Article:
14 Items You Can Now Recycle

alejaeger/stock.xchngAs environmental awareness has grown, so have opportunities to recycle. Recycling is incorporated into the waste management systems of most every town in the U.S., and the list of what can be recycled has expanded due to changes in technology and marketing.

Justine Fallon of the Massachusetts Dept. of Environmental Protection describes one such change: “Aerosols used to be a safety issue (for workers). Some of the procedures in how the materials are baled now have brought about less concern." 

It is always a good idea to check with your local department of public works regarding what can be recycled where you live. There is a range of differences in each recycling plant as to what they will accept, but you might be closer to going waste-free than you think.  

Here's a list of 14 items which used to have to be thrown in the trash, but can now be recycled in many areas:

1. Water filters

Water filters are composed of a mixture of materials. Check the individual company’s website to see if they have recycling capability. For example, if you send dry, plastic-wrapped used filters back to Brita, they'll recycle the plastic portion into such items as toothbrushes, cups and cutting boards. The carbon filter and ion exchange resin contained in the filter are converted into energy. Brita will even recycle the plastic bag and box you send the filters in.

If you hire a plumber to install a whole house water filtration system, ask about filter recycling opportunities.

2. Pizza boxes

Food and grease contamination is the primary reason pizza boxes were unacceptable for recycling. Many recycling plants will now accept the box -- as long as there is no grease or cheese on it -- but not the insert that the pizza actually sits on.

3. Receipts

Many businesses' receipts are printed on thermal paper, which is reactive to heat in the machine/cash register. The heat darkens the ink on the receipt. Thermal paper is impregnated with a variety of chemicals which often make it unacceptable for recycling. Regular paper receipts are naturally fine to recycle. You can tell the difference between the two types of receipt paper, as thermal paper is usually shiny.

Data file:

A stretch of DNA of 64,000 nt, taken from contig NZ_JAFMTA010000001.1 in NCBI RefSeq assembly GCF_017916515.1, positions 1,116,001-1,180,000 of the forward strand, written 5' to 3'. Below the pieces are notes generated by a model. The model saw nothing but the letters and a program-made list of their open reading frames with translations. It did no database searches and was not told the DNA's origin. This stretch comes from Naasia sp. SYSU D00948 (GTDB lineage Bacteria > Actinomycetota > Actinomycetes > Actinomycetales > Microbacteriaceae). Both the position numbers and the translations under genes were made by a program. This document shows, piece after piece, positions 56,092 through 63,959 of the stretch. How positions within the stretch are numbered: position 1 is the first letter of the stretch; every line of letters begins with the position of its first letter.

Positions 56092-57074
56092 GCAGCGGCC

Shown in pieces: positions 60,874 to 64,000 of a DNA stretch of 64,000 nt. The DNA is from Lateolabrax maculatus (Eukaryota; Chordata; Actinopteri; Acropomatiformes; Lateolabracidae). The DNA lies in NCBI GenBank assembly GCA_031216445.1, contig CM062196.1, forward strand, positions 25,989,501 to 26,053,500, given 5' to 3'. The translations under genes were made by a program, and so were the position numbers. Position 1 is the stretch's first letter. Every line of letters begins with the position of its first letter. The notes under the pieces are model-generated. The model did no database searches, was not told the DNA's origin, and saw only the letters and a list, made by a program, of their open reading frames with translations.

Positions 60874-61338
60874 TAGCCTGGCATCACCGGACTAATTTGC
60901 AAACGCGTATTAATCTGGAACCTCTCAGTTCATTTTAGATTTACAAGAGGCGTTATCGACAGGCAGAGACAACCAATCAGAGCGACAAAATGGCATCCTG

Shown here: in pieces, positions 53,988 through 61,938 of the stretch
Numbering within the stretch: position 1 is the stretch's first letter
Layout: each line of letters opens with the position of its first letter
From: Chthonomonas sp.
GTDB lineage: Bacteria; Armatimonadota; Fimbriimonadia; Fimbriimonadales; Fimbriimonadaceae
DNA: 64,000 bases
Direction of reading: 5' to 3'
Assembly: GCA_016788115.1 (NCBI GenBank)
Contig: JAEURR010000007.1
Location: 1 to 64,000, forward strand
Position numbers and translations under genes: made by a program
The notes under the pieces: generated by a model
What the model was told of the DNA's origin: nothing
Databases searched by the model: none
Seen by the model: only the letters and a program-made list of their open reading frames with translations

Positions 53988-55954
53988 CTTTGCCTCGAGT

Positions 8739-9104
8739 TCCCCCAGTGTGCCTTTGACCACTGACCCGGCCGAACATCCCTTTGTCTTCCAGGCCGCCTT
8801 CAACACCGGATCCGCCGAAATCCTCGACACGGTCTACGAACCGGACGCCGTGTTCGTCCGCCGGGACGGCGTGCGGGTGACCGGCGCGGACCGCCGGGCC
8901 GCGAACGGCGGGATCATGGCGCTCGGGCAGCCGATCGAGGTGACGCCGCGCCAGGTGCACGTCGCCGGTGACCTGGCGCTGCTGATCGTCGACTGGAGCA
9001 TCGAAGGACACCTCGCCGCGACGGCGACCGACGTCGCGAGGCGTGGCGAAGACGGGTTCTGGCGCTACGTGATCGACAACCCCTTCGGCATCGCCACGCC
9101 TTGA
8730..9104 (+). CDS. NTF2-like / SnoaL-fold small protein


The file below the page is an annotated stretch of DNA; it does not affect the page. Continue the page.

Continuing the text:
4. Metal and plastic bottle caps

All metal caps from soft drink and beer bottles are recyclable. Most of these types of caps are made of steel. Previously, the thin layer of polyethethylene (that plastic bit lining the cap) made it difficult to recycle. Now the layer of plastic is burned off during processing.

Many plants now accept plastic bottles with the caps. Previously, leaving the caps on the bottles was unacceptable because the caps are a different type of plastic. Mixing the two plastics in the melting process would create a lower quality material.   

5. Wine corks

Cork can’t be recycled curb-side, but a company called Terracycle will recycle cork to be made into corkboards. You can request a mailer from the company (for 15 lbs. of cork at a time). Also, most Whole Foods Markets accept corks for recycling.


A few other items you can now often recycle: 

6. The wire from around wine bottles

7. Aluminum screw tops

8. Plastic stoppers

9. Plastic and metal reusable drinking bottles

10. Clean plastic zipper bags

11. Plastic straws

12. CD/cassette cases

13. Plastic cutlery

14. Phone books.

Many towns provide routine information regarding recycling via mail and websites. Check with your DPW at least once a year for any changes and new items to recycle. "Every plant is a little bit different. It all depends on the market and who they are selling it to,” explains Fallon.

Updated October 16, 2018.

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